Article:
Anshuman Rao is a political analyst, former chairman, Andhra Pradesh Electronics Development Corporation, and close follower of Periyava.

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Spiritually Speaking


Dr Judith Kocken



In most countries of the world, the majority of diseases are chronic instead of acute. Chronic diseases are called psychosomatic. A part of the cause is psychological – this means that the cause is generated by thoughts and emotions, and is therefore very difficult to examine. The other part is physical, visible and can be measured.

The brain absorbs the energy of thoughts and emotions. The energy is transported to the hormone system and lymph system. Together they form the immune system, which protects the body. A child develops an immune system that starts in the womb of the mother. The physical, mental, and emotional health of the parents have an impact on the immune system of an unborn child. When a child grows up, it then encounters antigens in the form of viruses, bacteria and other micro-organisms. In a healthy situation, the body makes antibodies so that the child does not become sick. The immune system develops through physical contact with other people, food, environment, and micro-organisms. A person deprived of this contact, say in situations of social isolation and/or excessive cleaning or no cleaning at all for a long period of time, may develop an unhealthy immune system. Thoughts and emotions have an impact on the functioning of the immune system. How to make thoughts and emotions so positive and strong so that they strengthen the immune system?

Stress is a physical reaction to something that is experienced as truth. A stress reaction can be acute or chronic. Most people experience one or more stressful events in their lives. There are several forms of stress:

1. Universal: absence of information or fake news. Every chronic or repetitive experience of not feeling in control, or helpless, gives stress.

2. Physical: chronic disease, injury, operation.

3. Chemical: food, viruses, bacteria, pesticides, Wi-Fi, alcohol, tobacco, drugs, soft drinks

4. Emotional: family circumstances, secrets, debt, divorce, disease, death, trauma, abuse, manipulation, neglect, work problems.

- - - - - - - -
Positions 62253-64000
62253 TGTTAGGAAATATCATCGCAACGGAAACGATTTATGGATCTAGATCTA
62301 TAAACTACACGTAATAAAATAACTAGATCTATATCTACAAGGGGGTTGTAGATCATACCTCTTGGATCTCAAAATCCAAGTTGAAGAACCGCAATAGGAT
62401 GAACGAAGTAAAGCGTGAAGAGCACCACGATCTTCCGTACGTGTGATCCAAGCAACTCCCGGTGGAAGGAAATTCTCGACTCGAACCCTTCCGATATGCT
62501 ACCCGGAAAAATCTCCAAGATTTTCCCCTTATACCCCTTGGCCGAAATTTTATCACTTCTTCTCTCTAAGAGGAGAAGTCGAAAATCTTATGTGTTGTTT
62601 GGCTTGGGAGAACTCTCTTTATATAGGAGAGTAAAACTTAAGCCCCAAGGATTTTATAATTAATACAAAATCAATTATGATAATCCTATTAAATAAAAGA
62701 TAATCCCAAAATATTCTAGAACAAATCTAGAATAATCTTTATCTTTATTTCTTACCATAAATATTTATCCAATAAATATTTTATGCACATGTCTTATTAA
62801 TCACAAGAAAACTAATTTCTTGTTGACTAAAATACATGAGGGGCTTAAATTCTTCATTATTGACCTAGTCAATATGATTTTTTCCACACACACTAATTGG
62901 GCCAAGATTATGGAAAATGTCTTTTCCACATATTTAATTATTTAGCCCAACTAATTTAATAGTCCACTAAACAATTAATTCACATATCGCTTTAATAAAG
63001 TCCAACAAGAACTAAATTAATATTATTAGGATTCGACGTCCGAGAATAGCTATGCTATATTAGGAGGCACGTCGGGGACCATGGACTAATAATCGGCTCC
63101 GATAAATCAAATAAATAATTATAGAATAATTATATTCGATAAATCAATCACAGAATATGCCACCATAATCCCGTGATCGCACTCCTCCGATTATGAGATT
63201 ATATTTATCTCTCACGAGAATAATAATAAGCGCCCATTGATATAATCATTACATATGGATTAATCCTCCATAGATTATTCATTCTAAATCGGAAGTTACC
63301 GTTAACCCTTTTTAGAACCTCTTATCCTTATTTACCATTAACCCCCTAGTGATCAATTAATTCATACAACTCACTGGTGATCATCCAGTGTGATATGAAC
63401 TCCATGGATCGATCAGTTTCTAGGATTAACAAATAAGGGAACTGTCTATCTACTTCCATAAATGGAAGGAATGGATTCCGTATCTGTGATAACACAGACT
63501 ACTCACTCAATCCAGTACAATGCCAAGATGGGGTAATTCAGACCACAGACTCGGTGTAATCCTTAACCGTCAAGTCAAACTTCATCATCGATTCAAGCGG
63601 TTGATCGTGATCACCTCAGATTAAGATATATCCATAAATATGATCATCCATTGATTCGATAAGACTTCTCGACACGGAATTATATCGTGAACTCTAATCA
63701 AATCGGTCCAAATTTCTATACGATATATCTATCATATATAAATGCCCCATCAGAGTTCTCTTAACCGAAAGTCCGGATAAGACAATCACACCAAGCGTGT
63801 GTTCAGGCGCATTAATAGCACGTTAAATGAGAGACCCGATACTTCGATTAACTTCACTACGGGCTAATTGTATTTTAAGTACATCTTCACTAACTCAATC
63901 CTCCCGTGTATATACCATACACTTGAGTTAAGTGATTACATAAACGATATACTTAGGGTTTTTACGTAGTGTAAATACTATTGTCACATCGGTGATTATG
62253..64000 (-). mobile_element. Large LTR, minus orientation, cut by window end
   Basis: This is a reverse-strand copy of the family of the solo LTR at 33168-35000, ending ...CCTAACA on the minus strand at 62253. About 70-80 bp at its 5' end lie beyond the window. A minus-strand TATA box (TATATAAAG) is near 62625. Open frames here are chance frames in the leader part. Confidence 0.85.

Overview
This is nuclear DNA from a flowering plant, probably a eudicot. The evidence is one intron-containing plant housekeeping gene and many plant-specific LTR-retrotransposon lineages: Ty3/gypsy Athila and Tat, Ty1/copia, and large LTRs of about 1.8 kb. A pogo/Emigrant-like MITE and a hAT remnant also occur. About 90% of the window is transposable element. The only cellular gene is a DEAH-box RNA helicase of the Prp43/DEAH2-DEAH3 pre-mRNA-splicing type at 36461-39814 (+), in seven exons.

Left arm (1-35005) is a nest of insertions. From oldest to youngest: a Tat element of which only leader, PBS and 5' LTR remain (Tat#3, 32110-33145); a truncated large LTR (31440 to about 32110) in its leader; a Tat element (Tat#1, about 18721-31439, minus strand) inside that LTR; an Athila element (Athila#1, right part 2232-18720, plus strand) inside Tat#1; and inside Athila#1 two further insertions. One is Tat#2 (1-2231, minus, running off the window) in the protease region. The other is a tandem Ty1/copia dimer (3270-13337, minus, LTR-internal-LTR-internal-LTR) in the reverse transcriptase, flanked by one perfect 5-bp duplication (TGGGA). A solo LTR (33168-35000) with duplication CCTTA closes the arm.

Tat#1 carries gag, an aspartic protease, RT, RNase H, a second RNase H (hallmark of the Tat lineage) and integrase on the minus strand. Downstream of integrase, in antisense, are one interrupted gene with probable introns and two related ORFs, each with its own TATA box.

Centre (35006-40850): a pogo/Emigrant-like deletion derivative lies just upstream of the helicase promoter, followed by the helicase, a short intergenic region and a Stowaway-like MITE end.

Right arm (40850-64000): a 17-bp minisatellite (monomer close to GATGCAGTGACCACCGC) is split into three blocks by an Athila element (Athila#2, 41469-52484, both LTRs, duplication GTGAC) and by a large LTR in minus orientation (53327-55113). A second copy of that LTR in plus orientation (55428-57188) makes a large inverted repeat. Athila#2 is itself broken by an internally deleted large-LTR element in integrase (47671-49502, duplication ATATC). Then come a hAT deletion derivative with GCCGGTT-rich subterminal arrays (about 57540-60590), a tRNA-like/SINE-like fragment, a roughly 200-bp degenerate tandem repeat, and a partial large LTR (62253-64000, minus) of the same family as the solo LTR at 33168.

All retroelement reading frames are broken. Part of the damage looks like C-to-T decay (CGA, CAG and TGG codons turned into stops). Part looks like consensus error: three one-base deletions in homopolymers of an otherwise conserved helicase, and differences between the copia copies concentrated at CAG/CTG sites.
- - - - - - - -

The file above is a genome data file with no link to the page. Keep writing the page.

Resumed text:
Chronic stress suppresses the immune system. Scientific research shows that three in four people with heart problems, high blood pressure, Diabetes Type 2, gastric ulcers, rheumatic disease, skin problems, autoimmune diseases and cancer have a weakened immune system. Chronic stress symptoms, including extreme fatigue, anxiety, sleep disorders, chronic abdominal pain or palpitations may require a visit to a doctor in the first instance.

The immune system can be strengthened. The first step is to recognise and accept that you are in fact experiencing stress and it is uncomfortable. The next step is to acknowledge that you are not alone in this. Everyone feels stressed at one time or another. Then it is a matter of discovering what would be most helpful and being very kind to the self; wish peace for the self and be prepared for this state of peace to take a little time, and not search for a quick fix. Slow down, walk slower, speak less, do less instead of more—all this helps to reduce the feelings of stress in the immediate short term.

Before sleep each evening, there are some positive things you can reflect on or do to strengthen the immune system and write them down in a journal. Take a shower, listen to some music, listen to a guided meditation before you settle down to the reflections.

1. This is what I liked about today

2. This is what I did not like about today

3. This is what made me laugh out loud today

4. I feel grateful for …

5. I was kind to myself in this situation today

6. I practised taking a pause before reacting in this situation today

A human being has more than 70,000 thoughts a day, 90% of which we are not aware of. Meditation is a method to learn about who you are and what is going on in your mind. During meditation, we can create positive thoughts and create new neural pathways in the mind so that faith and trust in the self can become part of your life. Stress will diminish and the immune system will be strengthened.

Dr Judith M. Kocken MD, PhD, is a paediatrician and a paediatric gastroenterologist. A pioneer in holistic healthcare, she studies and practises Rajyoga with the Brahma Kumaris in The Netherlands.

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Spiritually Speaking


Sylvia Ismail



As we approach the UN Climate Change Conference (COP26), 31 October to 12 November 2021, the eyes of the world are on Glasgow, a former industrial and shipbuilding city in Scotland. The talk is of mitigation, adaptation and climate finance, of limiting the rise in global temperatures and harmful emissions.

It is easy to feel confused, even lost, amid the jargon and the torrent of facts and figures. Climate anxiety is growing, especially among younger age groups: Notably, in a recent interview, Britain’s Prince William highlighted his concern for his young family.